Windows 10 Anniversary Update — gotcha

So, the other day I helped a client setup a new Windows 10 desktop PC. She’d replaced an old Windows Vista PC. I’m confident that she’ll enjoy the Windows 10 experience (despite the increased hype of services) and find the interface somewhat similar to Vista. But here’s the gotcha — her new PC came with Windows 10 version 1511, not the latest Windows 10 version 1607, aka Windows Anniversary Update. The Anniversay version is even closer to the interface for Vista and Windows 7.

Since the Windows Anniversary Update is delivered by Microsoft as a regular Windows Update, the typical way that someone will see the Anniversary Update (version 1607) is when they shutdown their PC and see the normal “do not turn your PC off … Windows is updating” alert. The other way is that you might be manually checking Update Status (in Settings) and find the “1607” update listed as ready for installation. The actual name of this Update, however, is “Feature update to Windows 10, version 1607.”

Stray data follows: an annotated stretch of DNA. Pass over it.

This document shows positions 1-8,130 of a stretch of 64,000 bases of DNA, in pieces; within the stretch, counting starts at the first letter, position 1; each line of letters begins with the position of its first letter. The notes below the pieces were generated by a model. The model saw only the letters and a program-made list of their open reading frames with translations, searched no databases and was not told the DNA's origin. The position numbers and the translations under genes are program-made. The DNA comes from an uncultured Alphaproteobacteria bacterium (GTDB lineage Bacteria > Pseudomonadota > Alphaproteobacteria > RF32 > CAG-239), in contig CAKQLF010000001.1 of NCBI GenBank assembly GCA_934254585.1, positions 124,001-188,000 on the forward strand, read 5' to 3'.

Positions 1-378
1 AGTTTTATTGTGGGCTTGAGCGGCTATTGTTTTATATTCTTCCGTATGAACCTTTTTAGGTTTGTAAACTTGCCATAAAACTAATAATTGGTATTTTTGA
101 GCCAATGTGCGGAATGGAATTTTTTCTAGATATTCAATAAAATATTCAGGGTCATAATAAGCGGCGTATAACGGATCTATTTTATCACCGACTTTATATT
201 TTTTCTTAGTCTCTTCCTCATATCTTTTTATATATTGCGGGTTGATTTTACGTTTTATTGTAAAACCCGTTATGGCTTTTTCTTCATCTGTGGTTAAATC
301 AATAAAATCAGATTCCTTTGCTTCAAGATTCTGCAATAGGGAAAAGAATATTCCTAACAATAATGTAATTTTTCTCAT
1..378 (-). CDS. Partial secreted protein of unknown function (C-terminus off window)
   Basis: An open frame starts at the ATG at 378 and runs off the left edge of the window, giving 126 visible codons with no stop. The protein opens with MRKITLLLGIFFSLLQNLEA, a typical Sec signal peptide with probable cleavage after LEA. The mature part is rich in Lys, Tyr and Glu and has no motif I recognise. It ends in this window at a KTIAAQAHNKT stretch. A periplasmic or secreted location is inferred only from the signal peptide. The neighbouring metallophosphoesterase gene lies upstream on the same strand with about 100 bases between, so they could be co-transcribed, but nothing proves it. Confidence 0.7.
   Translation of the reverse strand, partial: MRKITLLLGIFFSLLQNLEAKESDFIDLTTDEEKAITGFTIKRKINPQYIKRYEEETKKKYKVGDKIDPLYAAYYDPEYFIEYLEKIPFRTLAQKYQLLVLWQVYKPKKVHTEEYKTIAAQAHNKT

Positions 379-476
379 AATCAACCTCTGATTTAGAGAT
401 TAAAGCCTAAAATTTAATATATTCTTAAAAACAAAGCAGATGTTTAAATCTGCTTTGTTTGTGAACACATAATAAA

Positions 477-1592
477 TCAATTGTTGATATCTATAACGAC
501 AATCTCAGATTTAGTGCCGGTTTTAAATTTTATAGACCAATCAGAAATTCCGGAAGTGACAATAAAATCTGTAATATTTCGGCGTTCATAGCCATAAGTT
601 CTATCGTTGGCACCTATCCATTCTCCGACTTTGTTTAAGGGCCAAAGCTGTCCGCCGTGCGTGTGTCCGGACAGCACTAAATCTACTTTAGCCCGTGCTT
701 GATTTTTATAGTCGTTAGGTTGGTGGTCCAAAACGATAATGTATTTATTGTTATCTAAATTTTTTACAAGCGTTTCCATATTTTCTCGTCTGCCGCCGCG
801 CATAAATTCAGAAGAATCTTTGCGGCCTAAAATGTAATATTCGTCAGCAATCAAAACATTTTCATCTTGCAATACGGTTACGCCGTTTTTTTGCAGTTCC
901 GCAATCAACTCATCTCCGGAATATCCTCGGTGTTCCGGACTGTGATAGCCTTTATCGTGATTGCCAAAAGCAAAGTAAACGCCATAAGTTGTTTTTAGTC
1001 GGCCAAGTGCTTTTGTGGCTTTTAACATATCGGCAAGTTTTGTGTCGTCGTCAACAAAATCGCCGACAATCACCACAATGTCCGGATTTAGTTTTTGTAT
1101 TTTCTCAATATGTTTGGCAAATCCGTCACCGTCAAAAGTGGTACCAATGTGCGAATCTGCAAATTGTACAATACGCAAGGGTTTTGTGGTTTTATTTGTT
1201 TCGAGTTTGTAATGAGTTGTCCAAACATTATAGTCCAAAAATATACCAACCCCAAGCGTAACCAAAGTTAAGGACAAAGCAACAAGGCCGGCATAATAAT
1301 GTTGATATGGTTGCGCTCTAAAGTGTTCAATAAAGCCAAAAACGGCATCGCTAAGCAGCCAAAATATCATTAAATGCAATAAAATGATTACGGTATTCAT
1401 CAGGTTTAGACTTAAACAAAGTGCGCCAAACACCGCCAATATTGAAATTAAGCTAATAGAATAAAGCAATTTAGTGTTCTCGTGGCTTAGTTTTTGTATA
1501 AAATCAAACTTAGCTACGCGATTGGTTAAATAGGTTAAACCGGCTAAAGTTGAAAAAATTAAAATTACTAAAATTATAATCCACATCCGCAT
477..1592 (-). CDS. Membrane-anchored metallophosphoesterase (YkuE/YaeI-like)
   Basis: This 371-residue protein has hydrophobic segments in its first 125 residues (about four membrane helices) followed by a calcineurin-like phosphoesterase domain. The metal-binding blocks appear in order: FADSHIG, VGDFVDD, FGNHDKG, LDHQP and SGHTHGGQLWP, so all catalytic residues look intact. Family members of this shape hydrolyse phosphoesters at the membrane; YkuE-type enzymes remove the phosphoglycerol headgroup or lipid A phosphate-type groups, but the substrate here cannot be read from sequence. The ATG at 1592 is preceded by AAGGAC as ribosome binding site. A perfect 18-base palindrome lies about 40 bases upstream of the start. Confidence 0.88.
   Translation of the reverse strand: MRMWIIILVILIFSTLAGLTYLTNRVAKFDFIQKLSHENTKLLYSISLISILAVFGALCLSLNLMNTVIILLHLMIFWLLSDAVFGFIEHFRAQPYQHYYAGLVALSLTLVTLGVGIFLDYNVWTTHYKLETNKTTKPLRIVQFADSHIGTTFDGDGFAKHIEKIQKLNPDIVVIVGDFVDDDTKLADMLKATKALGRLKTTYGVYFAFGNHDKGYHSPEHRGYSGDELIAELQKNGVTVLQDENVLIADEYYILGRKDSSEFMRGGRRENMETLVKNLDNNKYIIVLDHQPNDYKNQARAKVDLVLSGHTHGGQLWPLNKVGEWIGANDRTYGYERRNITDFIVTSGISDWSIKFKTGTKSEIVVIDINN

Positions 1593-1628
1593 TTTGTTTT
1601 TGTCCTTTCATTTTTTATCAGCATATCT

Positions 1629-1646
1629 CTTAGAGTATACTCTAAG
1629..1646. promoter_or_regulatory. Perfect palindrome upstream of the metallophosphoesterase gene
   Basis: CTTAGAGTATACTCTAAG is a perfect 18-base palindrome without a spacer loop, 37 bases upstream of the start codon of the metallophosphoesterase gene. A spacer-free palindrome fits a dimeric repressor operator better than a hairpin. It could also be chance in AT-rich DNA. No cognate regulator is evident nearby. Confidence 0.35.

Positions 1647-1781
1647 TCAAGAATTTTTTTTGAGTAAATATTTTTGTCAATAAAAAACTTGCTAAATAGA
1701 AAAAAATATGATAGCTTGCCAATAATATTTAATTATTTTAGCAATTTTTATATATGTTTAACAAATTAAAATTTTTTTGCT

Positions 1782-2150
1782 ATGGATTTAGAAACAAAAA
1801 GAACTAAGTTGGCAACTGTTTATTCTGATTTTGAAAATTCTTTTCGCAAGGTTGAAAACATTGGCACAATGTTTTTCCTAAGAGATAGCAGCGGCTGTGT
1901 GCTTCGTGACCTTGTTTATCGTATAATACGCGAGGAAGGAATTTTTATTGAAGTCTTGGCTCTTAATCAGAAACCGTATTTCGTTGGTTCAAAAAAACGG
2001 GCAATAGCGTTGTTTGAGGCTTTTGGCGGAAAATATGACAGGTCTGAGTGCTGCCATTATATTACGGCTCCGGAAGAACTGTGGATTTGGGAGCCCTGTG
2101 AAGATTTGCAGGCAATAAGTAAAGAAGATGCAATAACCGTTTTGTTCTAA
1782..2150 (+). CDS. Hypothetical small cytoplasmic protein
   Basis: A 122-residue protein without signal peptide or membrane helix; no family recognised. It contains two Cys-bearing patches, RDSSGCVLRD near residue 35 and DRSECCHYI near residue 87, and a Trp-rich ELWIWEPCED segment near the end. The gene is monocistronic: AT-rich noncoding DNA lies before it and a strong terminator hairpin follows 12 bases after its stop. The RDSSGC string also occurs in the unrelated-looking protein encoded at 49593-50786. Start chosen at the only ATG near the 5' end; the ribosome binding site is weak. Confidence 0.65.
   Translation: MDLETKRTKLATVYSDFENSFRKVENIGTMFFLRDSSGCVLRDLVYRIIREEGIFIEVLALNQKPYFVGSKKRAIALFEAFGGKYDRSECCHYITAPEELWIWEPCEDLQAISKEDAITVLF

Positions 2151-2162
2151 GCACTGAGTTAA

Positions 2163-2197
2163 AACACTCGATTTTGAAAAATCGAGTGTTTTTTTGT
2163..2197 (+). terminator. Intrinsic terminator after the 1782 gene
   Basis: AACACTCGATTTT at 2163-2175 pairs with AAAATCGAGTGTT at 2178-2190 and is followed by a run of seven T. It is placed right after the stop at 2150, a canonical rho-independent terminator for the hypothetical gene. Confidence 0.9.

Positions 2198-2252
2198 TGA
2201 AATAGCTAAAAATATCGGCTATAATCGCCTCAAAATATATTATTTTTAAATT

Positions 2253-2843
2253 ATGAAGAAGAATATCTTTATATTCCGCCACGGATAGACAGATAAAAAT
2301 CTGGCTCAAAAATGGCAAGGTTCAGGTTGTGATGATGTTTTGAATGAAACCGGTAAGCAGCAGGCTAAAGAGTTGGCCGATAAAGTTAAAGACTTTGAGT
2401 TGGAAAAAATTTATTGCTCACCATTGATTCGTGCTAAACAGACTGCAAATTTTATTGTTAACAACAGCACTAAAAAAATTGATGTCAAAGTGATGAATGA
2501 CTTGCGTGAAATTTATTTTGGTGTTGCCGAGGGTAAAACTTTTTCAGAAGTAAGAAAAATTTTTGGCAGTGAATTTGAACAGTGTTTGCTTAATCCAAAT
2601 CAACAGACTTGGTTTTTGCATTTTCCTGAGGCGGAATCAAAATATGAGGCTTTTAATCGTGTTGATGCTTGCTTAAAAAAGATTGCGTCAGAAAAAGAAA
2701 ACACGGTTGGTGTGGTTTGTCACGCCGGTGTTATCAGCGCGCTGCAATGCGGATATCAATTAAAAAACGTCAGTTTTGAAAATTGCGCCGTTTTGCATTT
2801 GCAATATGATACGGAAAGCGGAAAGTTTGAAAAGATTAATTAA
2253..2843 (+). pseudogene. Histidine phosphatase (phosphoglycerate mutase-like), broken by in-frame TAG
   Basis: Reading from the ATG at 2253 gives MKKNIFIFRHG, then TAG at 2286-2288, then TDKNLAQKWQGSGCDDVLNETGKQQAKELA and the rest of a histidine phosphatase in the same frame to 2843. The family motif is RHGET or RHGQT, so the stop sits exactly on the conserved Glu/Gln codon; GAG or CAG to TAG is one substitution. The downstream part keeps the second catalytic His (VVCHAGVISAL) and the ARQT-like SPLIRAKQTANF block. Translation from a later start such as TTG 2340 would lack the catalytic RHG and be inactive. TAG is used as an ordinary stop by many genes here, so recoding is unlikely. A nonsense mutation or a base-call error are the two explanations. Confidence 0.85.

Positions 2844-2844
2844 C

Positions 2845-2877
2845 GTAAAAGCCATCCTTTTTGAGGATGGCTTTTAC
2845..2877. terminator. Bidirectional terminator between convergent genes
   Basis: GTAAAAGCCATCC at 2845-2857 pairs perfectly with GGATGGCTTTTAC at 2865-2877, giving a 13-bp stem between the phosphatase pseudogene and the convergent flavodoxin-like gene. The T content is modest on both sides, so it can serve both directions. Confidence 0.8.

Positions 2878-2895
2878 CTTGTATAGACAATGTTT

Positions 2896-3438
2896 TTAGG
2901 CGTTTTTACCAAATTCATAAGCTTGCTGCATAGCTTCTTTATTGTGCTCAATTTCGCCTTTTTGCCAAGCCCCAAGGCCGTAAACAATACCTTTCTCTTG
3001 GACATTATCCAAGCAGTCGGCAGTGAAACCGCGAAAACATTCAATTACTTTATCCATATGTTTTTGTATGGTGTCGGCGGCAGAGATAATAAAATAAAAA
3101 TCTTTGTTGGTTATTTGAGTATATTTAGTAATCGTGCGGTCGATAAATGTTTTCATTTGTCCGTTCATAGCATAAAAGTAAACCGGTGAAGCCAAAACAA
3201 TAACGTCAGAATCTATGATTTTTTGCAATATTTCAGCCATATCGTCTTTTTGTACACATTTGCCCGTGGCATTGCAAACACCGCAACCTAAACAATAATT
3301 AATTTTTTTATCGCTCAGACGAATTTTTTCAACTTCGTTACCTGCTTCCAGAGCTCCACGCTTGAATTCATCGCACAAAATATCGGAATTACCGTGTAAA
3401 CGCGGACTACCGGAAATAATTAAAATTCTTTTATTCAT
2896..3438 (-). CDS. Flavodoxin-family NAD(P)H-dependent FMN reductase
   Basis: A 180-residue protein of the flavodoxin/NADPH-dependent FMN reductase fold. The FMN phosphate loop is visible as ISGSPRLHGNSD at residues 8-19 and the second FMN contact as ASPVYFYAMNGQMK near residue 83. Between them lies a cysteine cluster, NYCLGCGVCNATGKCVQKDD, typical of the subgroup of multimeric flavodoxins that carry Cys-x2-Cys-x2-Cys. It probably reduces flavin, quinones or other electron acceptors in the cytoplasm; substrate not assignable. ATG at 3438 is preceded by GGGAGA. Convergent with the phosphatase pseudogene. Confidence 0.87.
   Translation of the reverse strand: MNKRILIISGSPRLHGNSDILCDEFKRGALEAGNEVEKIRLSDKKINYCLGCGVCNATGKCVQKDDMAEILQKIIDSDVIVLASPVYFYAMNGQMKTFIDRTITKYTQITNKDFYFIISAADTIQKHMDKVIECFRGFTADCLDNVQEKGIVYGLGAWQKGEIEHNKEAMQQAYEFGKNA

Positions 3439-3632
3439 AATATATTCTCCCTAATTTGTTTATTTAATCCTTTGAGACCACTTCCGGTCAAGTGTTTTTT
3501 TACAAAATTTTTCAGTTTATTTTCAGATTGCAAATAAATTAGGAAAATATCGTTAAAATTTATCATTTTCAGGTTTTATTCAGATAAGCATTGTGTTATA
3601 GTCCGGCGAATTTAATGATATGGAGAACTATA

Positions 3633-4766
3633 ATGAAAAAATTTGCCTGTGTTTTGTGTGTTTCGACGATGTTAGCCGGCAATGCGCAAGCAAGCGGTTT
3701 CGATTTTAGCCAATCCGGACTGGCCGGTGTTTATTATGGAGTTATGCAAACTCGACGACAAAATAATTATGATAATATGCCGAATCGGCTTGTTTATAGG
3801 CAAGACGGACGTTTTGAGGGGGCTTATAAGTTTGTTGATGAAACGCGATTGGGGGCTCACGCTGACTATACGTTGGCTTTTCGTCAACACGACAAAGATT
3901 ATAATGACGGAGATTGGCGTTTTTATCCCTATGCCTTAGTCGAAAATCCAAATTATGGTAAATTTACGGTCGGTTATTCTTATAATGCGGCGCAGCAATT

Be prepared to be patient and not able to use your PC for a few hours, either when you manually say to install the Update or when automatically doing so at shutdown. There’s an on-screen note that your PC will restart several times. On one of my PCs, after the first restart, the “Working on updates” (percentage) progress was agonizingly slow. And there’s still a “getting things ready” stage near the end of the Update.

Also note that with this Windows Anniversary Update, Microsoft changed the time during which you can rollback to the previous version — only 10 days (rather than 30 days).

The Windows Anniversary Update is better than the prior version. Just set aside a few hours, including time to check and retune some settings.